I’m a writer who barely writes.
During the day, I work at a media non-profit and help young people share their stories and perspectives.
At night, after a jam-packed hectic workday, I tuck myself into bed feeling incomplete, like I forgot to brush my teeth or lock the front door. There is a lacking that lingers on my pillow; a lacking that is rooted in my inability to write freely and bravely like I once did. Every night, as my close eyes and float into semi-conscious dreams, I can’t help but feel like a part of me is failing simply because I am not writing.
For months, I justified my nonexistent writing with a litany of excuses, all of which were centered on being “too busy” to write. I believed my “busyness” was noble since I spent my time helping others write, rewrite, and publish their work. When my parents asked about my writing, I scolded them. Didn’t they realize I couldn’t find a spare second to indulge my social life, let alone “write” for the sake of writing?
I blamed writer’s block. The ideology of writing consumed me, but the practice felt daunting. Strings of sentences floated through my head like atoms spinning in every direction. Whenever I sat down to write, the words that flowed onto my page never danced in ink the way they did in my head. What I wrote never reflected the beehive of emotions and new experiences that encapsulated me. I felt paralyzed and defeated.
Unfortunately, when I ventured outside my head and into the real world, I didn’t feel reassured.
Among my creative-minded friends and colleagues, I was intimidated. I marveled over their writing, the breath and flair resonating behind each sentence. Their conviction. Their fervor. Did I have that sense of voice in me?
I worried I didn’t.
When I hung out with clans of 20-something Indians in San Francisco, I stuck out like a sore thumb.
Routinely, I was the only one who worked at a non-profit, the only one who felt heated over issues like race, and class, and fair representation.
Among this crowd, consultants commiserated over grueling Monday to Thursday travel schedules, tech folks traded inside talk on recently funded, hot startups, while I floated between various clusters of young professionals, nervously fumbling my hands while desperately trying to come across as not “too intense” or “too artsty” for a set of ambitious, career-oriented Indians.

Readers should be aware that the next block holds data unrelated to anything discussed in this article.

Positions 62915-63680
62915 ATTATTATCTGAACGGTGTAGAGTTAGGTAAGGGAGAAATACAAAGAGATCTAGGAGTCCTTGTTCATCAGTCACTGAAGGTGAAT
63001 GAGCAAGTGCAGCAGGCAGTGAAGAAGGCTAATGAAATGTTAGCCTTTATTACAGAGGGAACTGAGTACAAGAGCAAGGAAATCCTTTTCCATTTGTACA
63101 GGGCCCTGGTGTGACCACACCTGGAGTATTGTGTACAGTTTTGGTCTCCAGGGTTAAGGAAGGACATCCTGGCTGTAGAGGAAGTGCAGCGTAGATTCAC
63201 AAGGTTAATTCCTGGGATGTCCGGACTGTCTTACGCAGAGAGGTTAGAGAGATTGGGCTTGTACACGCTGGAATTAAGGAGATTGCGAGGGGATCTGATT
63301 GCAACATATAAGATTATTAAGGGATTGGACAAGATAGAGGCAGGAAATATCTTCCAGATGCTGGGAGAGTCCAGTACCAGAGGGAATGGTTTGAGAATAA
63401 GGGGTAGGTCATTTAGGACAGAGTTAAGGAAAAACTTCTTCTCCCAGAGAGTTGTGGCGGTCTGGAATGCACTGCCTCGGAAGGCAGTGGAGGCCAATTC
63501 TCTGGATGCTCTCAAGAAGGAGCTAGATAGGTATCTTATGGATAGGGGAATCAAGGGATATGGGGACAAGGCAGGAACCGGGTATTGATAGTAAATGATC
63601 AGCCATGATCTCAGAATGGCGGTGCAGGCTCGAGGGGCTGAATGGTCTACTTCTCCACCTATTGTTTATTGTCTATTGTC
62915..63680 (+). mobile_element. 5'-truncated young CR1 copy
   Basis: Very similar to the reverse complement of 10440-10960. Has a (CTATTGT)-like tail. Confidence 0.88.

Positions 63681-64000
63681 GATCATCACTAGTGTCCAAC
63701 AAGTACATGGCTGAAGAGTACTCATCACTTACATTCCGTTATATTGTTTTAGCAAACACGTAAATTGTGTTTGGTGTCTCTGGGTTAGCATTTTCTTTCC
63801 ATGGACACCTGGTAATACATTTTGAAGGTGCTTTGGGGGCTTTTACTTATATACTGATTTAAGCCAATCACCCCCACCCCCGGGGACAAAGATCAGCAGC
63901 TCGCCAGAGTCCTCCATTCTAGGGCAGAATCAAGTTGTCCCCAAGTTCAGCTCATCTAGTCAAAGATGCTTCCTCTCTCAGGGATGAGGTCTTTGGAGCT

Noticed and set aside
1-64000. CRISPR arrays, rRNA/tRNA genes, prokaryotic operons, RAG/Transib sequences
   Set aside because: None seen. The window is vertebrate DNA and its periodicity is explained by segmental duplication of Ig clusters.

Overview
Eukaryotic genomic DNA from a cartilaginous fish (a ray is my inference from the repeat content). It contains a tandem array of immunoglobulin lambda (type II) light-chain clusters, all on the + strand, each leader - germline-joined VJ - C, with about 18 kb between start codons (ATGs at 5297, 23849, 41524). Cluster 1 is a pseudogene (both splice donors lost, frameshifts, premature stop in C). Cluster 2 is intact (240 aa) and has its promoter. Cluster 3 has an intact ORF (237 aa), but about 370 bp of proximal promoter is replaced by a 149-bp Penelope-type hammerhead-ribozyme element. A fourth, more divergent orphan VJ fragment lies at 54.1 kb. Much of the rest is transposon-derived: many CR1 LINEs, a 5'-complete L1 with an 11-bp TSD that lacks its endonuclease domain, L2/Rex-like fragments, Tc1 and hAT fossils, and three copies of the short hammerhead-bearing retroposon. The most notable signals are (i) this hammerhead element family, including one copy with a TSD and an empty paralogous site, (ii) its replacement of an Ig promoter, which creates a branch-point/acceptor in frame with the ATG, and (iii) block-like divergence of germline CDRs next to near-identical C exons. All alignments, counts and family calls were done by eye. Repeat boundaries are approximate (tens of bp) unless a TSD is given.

I found it tough to make small talk about my drink of choice or the latest top 40 hit when my mind was overwhelmed with other questions. Questions like: what is the best way to help young people who come into our office every week, clad with fresh wounds—on the inside and outside—from a weekend stabbing, shooting, or beating? Or what do you do when you feel so incapacitated to process or express that you can’t seem to press the correct keyboard keys to form the easiest of sentences? Or how do you have faith in our political system when bills like Arizona’s SB 1070 are being passed in this country? I felt overwhelmed by the gravity of the world around me, and the chaos inside my head. But I didn’t know how to discuss these thoughts among the circles of privileged Bay Area Indians, to which I belonged, without coming across as righteous.
To identify publicly as a writer or journalist publicly in 2010 feels a bit like being an investment banker immediately after Wall Street collapsed in 2008: we’re white-collared professionals desperately holding onto whatever jobs remain in our shrinking, increasingly bleak profession.
Since I hail from a community deeply rooted in professional and academic drive, I’m constantly showered with pragmatic, career-minded advice for how to stay afloat in this dying publishing industry.
“Learn HTML so you can take a web manager job!”
“Take a class in technical writing; content writing is a hot field!”
“Get your MFA; you’ll get paid better!”
Sure, I could take out student loans and pursue my MFA. An MFA would legitimize my interest in writing, especially among Indian circles. But let’s be real: If I did receive an MFA and couldn’t find a job, like most MFA graduates fare these days, people would say, “I told you so.” They would say the publishing industry was already drying up when I started graduate school, that liberal arts graduate degrees don’t hold a significant value in the workplace these days, that journalism is a thing of the past, Twitter and Facebook the present, maybe Foursquare and Blippy the future.